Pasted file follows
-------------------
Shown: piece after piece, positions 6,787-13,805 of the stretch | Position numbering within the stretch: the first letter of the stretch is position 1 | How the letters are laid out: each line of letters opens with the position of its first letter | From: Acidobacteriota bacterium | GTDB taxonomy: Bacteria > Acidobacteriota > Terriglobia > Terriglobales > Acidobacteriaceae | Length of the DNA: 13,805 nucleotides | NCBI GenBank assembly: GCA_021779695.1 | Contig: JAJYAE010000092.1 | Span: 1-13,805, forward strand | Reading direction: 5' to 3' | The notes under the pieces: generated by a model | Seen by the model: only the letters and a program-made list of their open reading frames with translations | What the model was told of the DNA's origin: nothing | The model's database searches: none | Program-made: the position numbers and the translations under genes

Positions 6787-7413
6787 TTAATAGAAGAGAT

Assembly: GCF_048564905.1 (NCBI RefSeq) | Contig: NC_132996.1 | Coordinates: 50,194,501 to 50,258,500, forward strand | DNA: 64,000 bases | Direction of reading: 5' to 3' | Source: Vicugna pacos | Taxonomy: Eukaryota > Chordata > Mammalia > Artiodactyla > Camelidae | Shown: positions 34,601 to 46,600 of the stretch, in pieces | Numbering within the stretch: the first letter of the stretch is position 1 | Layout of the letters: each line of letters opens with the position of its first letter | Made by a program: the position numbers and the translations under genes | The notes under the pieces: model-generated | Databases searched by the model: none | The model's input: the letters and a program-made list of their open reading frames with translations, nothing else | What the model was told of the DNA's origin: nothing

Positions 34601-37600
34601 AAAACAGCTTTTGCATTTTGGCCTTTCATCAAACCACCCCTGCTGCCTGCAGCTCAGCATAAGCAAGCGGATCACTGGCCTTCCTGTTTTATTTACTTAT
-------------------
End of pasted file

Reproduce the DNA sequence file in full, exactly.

Shown: piece after piece, positions 6,787-13,805 of the stretch | Position numbering within the stretch: the first letter of the stretch is position 1 | How the letters are laid out: each line of letters opens with the position of its first letter | From: Acidobacteriota bacterium | GTDB taxonomy: Bacteria > Acidobacteriota > Terriglobia > Terriglobales > Acidobacteriaceae | Length of the DNA: 13,805 nucleotides | NCBI GenBank assembly: GCA_021779695.1 | Contig: JAJYAE010000092.1 | Span: 1-13,805, forward strand | Reading direction: 5' to 3' | The notes under the pieces: generated by a model | Seen by the model: only the letters and a program-made list of their open reading frames with translations | What the model was told of the DNA's origin: nothing | The model's database searches: none | Program-made: the position numbers and the translations under genes

Positions 6787-7413
6787 TTAATAGAAGAGAT

Assembly: GCF_048564905.1 (NCBI RefSeq) | Contig: NC_132996.1 | Coordinates: 50,194,501 to 50,258,500, forward strand | DNA: 64,000 bases | Direction of reading: 5' to 3' | Source: Vicugna pacos | Taxonomy: Eukaryota > Chordata > Mammalia > Artiodactyla > Camelidae | Shown: positions 34,601 to 46,600 of the stretch, in pieces | Numbering within the stretch: the first letter of the stretch is position 1 | Layout of the letters: each line of letters opens with the position of its first letter | Made by a program: the position numbers and the translations under genes | The notes under the pieces: model-generated | Databases searched by the model: none | The model's input: the letters and a program-made list of their open reading frames with translations, nothing else | What the model was told of the DNA's origin: nothing

Positions 34601-37600
34601 AAAACAGCTTTTGCATTTTGGCCTTTCATCAAACCACCCCTGCTGCCTGCAGCTCAGCATAAGCAAGCGGATCACTGGCCTTCCTGTTTTATTTACTTAT